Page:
The pictures, on the other hand. Should be enjoyable to anyone who likes art, and watercolor in particular. Smith demonstrates how to get luminescent skies and depth with a minimum of busyness in paintings. (I can’t insert illustrations without violating his ownership rights, of course. See cover art.)

A Good Quarter for Art

Hatteras Then

My self-supporting hobby—as opposed to my money-pit writing hobby—is painting in watercolors.

I took up watercolors in 2003, under the tutelage of Susan Hinton, NWS. Since then I have joined the Pikes Peak Watercolor Society, the Virginia Watercolor Society and the Lee Artists Association.

I paint with transparent pigments (no white or black) on watercolor paper and canvas. As you can see, my approach reflects my former years of painting oils. I like dramatic contrasts and fully-saturated colors, taking advantage of a few tricks which only watercolor allows.silver maple burst sm

My paintings have been selected for inclusion in the Great Eight Exhibition (Wichita, KS), the Rocky Mountain National (Golden, CO), the Western National (Grand Junction, CO), the International Watermedia (Colorado Springs, CO), several annual Virginia Watercolor Society member shows, and other exhibits in Colorado, Kansas and Virginia. I often exhibit at Windermere Art Gallery in Mechanicsville, Virginia.

Ashland Winter 2 smRecently I exhibited a one-man show at Westminster-Canterbury Richmond, a retirement community, and sold four paintings, the most I’ve ever sold at a single event. Thumbnails of those paintings accompany this article.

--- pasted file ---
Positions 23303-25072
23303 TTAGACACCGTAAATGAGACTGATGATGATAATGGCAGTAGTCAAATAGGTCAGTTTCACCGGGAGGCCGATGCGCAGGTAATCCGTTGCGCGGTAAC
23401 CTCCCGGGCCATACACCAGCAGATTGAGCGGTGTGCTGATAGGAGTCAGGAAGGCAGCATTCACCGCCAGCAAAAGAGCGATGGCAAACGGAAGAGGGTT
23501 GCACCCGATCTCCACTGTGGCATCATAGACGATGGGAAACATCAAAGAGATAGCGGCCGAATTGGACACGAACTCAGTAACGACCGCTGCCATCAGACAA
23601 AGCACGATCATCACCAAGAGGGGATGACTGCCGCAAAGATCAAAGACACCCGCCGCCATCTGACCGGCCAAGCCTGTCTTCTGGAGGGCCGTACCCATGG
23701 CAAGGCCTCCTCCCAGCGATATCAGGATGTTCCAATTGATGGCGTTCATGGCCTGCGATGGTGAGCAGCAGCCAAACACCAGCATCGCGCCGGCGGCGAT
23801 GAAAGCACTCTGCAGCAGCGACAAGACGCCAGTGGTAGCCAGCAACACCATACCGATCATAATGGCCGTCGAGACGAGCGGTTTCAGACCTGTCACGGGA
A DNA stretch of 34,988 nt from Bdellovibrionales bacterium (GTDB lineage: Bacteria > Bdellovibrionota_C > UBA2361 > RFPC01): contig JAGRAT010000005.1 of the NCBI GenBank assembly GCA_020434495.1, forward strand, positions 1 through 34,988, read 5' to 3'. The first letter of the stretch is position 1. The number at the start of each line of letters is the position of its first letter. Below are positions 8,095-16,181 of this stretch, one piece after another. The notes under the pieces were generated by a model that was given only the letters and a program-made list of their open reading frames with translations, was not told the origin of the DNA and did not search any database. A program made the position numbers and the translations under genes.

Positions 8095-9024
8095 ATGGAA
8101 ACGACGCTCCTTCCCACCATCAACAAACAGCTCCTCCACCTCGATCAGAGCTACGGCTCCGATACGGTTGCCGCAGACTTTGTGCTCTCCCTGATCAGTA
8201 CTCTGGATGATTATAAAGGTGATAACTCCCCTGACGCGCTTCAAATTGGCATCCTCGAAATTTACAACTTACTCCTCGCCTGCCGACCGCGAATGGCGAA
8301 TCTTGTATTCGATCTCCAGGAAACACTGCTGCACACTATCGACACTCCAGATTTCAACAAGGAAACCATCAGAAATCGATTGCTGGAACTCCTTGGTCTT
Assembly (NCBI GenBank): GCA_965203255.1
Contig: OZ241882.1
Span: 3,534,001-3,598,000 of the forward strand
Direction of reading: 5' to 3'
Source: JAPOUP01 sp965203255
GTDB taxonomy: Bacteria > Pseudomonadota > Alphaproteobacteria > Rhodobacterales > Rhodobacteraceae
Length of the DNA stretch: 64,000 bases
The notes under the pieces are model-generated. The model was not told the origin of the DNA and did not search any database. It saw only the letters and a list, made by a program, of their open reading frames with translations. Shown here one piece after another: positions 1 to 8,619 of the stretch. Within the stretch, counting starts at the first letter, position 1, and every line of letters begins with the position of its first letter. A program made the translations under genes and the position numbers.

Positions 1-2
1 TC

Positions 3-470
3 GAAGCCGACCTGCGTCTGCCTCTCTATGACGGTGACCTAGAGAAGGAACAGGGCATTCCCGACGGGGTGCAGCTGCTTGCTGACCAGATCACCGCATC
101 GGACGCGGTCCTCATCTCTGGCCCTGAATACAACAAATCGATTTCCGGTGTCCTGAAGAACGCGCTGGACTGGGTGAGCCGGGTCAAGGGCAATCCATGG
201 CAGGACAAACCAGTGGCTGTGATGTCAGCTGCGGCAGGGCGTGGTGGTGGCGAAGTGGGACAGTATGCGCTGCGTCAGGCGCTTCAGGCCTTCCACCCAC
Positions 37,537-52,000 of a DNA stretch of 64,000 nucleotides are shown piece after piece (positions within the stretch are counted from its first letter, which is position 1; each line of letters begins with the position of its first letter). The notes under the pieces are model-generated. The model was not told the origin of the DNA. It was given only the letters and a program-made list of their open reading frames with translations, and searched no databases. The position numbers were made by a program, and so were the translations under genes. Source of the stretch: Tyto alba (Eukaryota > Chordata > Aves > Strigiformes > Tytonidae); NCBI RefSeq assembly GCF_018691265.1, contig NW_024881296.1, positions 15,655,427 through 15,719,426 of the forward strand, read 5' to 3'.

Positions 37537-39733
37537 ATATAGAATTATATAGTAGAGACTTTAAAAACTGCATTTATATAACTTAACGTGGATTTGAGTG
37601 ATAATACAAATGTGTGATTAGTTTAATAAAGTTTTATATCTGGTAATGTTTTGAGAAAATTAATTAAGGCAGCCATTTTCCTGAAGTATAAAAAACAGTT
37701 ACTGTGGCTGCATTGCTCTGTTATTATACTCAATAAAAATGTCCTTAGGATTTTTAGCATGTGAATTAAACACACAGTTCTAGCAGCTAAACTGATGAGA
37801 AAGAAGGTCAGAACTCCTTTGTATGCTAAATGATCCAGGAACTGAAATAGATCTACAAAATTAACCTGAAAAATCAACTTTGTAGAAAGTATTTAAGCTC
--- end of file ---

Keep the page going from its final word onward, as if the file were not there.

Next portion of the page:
three irises 2 sm

The banners that rotate over the top of this blog are details from my paintings. Other samples of my art may be from at my gallery on Flickr.

I Wonder

dawe plexus 27

=========©gabriel dawe========

On August 25, 2012 Voyager I passed through the heliopause to become the first manmade object to enter interstellar space. Last week I read Einstein’s The Theory of Relativity and Other Essays. Saturday Treva and I viewed the WONDER exhibition at the Renwick Gallery in Washington, D. C.

How do these events connect? Reading Einstein set me thinking about Voyager I because he claims real physics only applies in interstellar space—far from the interference of stars and the debris fields (including planets) which orbit them. Reflecting on questions of weight versus inertia, and reality versus theory, and art, I came to realize how little we know—about ourselves, about everything.

Avoiding math that would hurt my head, I understand that the great physics question of two last centuries was reconciling gravity and inertia. Einstein says the force that keeps an object at rest (or continuing in the direction it’s already going) is not the same as the force that apparently is pulling it downward from the surface of the earth. Yet they act simultaneously on everything.

Out beyond Voyager it’s empty and cold, but not dark. If you were riding on Voyager, you’d see all the stars we see—probably better. How does the light get there? Photons? Even way out there the mass of our Sun and other stars would tug on you. How? We don’t know.